Being a brain or tissue donor can be a powerful way of making your illness more meaningful by helping others and helpin​g advance the science that may lead to better treatments and cures. If you are interested, please click on the links below for more information or contact the Office of Decedent Affairs at 720-848-4356.


Clinical research refers to any scientific research that works directly with people. This could include research to develop better tests for diagnosing neurologic illnesses, clinical trials of new drugs or therapies, or large-scale implementation studies of new models of care. Taking part in a research study is one of the most unique and powerful gifts people affected by neurologic illnesses can give towards improving care for people who will be affected by their illness in the future. Every test, treatment and therapy we have, from medications to physical therapy, comes to us because of the time and dedication of research volunteers.

At the University of Colorado Supportive and Palliative Care Program, we are broadly interested in pursuing research that will improve the quality and accessibility of patient and family-centered care for persons affected by neurological illnesses. This includes:

  • Mechanistic Studies: We are actively pursuing research to improve our understanding of the causes of difficult to treat symptoms such as fatigue and cognitive dysfunction.
  • Clinical Trials: We are conducting studies to develop and test new treatments and therapies for difficult to treat symptoms such as fatigue and cognitive dysfunction using a wide range of approaches including exercise, medications, brain stimulation and complementary and alternative approaches such as acupuncture, music therapy and meditation.
  • Biomarkers and Outcome Measures: We are conducting research to develop and validate better outcome measures and biomarkers for difficult to treat symptoms. Improved outcome measures (e.g. surveys and scales) will allow us to measure what matters most to patients and improve the quality of clinical trials. Biomarkers (such as new brain scanning techniques) may allow us to diagnose conditions earlier and track the effect of therapies more accurately.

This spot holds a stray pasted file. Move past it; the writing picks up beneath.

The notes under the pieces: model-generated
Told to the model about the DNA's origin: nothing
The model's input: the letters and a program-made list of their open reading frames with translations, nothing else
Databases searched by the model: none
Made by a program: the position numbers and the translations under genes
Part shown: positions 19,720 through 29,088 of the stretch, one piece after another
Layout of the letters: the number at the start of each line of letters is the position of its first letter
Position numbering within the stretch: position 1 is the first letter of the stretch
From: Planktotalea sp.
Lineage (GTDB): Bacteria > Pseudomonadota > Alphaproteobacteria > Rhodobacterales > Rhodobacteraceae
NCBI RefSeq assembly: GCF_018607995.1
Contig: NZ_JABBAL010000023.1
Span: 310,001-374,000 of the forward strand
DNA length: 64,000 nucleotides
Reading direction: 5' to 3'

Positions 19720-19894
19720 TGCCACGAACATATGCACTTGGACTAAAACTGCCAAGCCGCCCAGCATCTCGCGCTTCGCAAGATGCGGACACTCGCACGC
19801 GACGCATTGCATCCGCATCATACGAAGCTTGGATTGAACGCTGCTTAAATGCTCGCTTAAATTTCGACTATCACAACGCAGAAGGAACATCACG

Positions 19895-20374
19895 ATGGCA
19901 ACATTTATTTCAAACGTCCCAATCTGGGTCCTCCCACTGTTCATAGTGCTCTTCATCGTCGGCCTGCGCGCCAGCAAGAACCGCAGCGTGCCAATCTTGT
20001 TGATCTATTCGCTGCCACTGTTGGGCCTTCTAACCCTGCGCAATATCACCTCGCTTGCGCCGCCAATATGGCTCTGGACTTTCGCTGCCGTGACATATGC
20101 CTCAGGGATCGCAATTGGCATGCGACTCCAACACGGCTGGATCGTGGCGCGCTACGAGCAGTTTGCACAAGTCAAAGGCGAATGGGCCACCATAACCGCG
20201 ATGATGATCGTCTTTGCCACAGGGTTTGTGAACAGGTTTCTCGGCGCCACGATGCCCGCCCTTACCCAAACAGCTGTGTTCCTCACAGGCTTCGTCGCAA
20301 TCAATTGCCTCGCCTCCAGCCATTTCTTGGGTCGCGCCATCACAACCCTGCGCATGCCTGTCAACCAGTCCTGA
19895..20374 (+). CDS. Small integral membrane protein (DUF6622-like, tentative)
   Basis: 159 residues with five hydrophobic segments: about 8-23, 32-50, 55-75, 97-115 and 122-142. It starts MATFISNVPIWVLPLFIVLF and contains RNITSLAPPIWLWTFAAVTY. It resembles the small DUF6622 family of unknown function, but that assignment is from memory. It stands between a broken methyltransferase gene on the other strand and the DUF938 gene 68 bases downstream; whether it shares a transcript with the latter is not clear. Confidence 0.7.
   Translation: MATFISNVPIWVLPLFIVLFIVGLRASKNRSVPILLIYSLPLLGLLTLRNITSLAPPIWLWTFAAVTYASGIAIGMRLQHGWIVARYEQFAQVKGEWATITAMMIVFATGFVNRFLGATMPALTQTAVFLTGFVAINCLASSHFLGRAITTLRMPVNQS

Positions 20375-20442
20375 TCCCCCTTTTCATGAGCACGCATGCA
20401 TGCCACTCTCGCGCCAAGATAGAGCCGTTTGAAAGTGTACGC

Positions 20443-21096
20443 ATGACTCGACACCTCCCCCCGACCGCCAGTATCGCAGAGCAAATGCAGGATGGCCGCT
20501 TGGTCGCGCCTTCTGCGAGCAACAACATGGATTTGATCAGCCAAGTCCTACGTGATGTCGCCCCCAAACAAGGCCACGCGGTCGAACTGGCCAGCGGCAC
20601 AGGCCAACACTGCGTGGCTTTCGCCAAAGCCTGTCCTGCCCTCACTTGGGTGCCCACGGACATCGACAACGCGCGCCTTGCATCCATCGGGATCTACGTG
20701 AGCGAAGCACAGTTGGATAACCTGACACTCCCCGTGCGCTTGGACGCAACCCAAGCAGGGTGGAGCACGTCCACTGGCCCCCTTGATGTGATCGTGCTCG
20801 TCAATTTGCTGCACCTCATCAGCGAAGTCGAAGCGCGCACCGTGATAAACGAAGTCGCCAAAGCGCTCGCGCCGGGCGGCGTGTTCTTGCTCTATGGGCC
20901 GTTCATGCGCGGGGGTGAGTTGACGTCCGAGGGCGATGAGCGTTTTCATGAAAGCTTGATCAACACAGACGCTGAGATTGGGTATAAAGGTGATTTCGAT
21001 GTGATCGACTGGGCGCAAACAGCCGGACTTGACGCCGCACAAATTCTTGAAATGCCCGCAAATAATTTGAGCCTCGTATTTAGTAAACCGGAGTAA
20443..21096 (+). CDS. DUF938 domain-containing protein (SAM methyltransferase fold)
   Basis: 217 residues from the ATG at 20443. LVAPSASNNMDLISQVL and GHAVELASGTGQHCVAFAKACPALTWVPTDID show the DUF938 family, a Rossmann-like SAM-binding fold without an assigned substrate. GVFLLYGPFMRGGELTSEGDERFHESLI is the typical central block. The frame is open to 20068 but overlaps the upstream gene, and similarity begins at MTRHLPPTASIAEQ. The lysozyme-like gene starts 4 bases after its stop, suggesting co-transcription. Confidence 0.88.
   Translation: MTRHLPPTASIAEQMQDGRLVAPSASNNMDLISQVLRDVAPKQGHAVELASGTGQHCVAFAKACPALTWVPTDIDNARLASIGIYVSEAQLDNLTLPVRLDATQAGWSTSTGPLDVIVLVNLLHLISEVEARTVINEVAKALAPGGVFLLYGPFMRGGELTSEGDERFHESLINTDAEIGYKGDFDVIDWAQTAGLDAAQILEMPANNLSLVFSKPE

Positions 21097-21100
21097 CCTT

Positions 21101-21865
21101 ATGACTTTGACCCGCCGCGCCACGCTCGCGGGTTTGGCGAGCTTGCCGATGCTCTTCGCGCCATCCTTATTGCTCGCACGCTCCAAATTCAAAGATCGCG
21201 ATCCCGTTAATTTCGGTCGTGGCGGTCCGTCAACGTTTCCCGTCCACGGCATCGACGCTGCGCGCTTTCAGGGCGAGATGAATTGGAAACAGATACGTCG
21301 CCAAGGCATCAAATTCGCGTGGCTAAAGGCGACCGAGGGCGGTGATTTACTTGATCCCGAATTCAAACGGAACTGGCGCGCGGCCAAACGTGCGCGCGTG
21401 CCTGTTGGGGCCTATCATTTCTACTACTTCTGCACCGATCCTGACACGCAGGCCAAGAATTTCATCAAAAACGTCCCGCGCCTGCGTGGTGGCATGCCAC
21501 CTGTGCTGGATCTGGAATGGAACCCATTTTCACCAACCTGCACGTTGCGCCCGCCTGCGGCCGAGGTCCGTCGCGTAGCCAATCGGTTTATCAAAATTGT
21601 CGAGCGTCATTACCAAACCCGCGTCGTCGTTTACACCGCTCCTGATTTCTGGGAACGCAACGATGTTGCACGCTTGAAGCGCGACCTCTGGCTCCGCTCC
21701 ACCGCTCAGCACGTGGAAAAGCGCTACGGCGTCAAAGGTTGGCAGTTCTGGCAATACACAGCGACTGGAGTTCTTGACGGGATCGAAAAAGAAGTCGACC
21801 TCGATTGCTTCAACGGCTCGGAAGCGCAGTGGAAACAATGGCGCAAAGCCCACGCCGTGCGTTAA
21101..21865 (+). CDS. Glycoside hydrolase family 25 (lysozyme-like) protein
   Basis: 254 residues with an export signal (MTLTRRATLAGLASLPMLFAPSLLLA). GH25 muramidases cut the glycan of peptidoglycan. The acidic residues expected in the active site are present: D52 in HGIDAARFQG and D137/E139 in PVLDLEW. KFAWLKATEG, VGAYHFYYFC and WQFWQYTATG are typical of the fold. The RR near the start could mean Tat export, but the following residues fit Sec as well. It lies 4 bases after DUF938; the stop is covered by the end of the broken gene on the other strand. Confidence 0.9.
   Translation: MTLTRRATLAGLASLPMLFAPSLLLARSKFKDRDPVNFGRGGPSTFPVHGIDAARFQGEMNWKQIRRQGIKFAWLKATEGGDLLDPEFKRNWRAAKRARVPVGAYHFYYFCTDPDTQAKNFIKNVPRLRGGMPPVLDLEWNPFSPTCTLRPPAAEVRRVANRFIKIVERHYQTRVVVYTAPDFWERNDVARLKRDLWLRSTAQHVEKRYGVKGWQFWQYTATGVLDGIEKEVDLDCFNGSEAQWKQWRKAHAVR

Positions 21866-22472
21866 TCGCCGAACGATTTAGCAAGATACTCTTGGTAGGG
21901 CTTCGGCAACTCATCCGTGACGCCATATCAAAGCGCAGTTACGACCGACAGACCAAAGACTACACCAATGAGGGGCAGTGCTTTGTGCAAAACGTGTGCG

• Comparative Effectiveness and Health Economics: Comparative effectiveness studies differ from clinical trials in that they are designed to compare two or more currently available therapies under real-world conditions. We are currently comparing the effectiveness of our palliative model of care to current standards of care for Parkinson’s disease and other illnesses in terms of patient and caregiver quality of life. We are also pursuing research to better understand the costs, savings (e.g. less aggressive care near the end of life) and overall value of palliative care for neurologic disorders.
  • Improving Models of Care: We are constantly looking for ways to improve the quality and accessibility of care we provide. To this end we are pursuing studies to better understand the needs and preferences of patients and families, creating checklists and standardized models for clinics so that other institutions can replicate our care, and developing new means of delivering care such as telemedicine.
  • Implementation and Dissemination Studies: As we develop better models of care it is critical that we find ways of putting these models into practice in the community. As an example, we are currently conducting a study of 18 community neurology practices across California, Colorado and Wyoming that will train community neurologists in the fundamentals of palliative care and use telemedicine to provide virtual house calls for team-based services (e.g. social work, chaplain) to their patients.

    For up to date information on our research, please visit our Clinical Trials website​.  For information regarding participation in upcoming research studies, please contact Neurology Research Recruitment at 303-724-4644 or​.

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